NEMA’s Lighting Systems Index (LSI) dipped 0.3 percent on a quarter-to-quarter basis during the second quarter of 2010. On a year-over-year basis, the index registered a 5.3 percent gain versus 2Q 2009. However, since that quarter marked the lowest reading ever recorded for the LSI, this rate of year-over-year growth indicates that lighting equipment demand remains at a very low level. When broken down by the underlying product mix, shipments of miniature lamps, large lamps, and fluorescent ballasts expanded on a year-over-year basis while fixtures and emergency lighting systems posted sizable declines.
As quickly as hopes of a strengthening economic recovery emerged in the spring, the mood has shifted significantly as concerns over the recovery’s staying power are rising rapidly. The revised estimate for real GDP showed this broad measure of U.S. economic growth increased 1.6 percent during the second quarter of 2010; however, the release also revealed that the recession was deeper and the recovery thus far has been shallower than previously estimated.
Lighting equipment demand remains impaired by the ongoing slump in residential and nonresidential construction activity. On the residential side of the market, housing starts were volatile during the winter and spring months, thanks to the federal homebuyer tax credit. But demand for new homes has regressed to levels near historical lows following the credit’s expiry. As a result, residential lighting demand is expected to remain weak for the foreseeable future as the housing market continues to cope with falling prices, tight lending standards and a feeble rate of job growth.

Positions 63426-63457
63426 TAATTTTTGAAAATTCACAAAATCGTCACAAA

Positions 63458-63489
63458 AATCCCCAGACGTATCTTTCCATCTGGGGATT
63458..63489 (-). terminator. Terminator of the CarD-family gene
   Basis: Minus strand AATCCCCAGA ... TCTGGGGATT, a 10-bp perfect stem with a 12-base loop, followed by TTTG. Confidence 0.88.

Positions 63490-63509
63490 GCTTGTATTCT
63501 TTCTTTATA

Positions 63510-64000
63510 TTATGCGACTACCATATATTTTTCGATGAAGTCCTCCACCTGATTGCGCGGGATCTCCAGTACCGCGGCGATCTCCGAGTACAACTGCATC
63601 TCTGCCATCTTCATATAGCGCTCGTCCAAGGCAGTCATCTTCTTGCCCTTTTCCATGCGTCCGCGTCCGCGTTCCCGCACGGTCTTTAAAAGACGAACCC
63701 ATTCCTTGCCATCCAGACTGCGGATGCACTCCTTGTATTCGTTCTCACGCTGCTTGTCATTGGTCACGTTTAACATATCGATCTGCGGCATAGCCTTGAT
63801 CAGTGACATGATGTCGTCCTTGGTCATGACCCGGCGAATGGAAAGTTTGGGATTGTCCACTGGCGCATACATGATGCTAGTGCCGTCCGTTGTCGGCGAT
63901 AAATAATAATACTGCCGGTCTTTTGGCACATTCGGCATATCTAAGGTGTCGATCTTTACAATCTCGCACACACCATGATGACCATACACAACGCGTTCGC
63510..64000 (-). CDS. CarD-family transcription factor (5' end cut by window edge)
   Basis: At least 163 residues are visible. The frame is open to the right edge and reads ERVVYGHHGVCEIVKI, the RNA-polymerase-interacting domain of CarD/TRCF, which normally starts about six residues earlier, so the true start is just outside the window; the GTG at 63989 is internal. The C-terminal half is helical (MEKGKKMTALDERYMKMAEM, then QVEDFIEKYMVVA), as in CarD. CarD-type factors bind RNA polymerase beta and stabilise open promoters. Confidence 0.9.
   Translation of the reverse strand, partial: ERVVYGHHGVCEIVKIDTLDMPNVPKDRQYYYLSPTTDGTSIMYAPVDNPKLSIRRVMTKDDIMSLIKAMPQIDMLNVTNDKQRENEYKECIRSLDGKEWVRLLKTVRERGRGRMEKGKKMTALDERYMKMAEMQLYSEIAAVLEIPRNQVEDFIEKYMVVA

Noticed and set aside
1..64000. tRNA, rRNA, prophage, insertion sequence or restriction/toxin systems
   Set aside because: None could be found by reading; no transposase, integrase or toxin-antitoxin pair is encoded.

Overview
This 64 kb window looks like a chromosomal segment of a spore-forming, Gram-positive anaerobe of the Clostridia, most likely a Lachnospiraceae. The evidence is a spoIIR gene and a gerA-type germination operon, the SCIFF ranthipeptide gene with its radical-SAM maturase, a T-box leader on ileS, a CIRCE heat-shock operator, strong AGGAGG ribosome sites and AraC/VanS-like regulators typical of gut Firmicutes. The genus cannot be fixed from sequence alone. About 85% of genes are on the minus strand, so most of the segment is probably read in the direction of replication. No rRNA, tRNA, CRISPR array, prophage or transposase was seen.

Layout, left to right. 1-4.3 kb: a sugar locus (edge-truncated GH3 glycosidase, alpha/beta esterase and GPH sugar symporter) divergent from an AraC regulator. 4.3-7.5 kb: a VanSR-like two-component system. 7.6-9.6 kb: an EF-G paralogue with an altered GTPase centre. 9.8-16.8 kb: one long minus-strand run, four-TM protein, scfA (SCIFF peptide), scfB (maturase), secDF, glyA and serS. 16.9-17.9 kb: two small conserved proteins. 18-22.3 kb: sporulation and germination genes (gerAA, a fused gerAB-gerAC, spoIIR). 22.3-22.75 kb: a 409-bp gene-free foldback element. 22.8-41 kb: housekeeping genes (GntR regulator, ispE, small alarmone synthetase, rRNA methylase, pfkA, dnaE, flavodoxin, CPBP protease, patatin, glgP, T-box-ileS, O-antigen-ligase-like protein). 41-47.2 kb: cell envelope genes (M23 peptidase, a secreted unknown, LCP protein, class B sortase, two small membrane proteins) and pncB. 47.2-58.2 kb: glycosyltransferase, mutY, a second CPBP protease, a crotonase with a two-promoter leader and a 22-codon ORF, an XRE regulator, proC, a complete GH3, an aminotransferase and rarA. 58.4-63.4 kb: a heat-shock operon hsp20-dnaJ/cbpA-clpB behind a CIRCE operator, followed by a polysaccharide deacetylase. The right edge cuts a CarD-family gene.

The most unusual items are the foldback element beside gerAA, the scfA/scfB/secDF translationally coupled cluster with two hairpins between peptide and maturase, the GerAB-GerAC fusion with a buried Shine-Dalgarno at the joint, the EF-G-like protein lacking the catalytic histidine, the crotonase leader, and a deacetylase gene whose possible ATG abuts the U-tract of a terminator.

The steepest declines have likely already occurred for nonresidential construction. Nonetheless, any appreciable growth in commercial or industrial construction activity is not expected for at least several more quarters, especially since most of the major income property markets are still saddled with a large volume of vacant or underutilized space. Retrofitting and replacement demand will likely account for the vast majority of nonresidential lighting equipment demand over the near term. Given this backdrop, the LSI is expected to remain close to its current low levels even as the calendar transitions into 2011.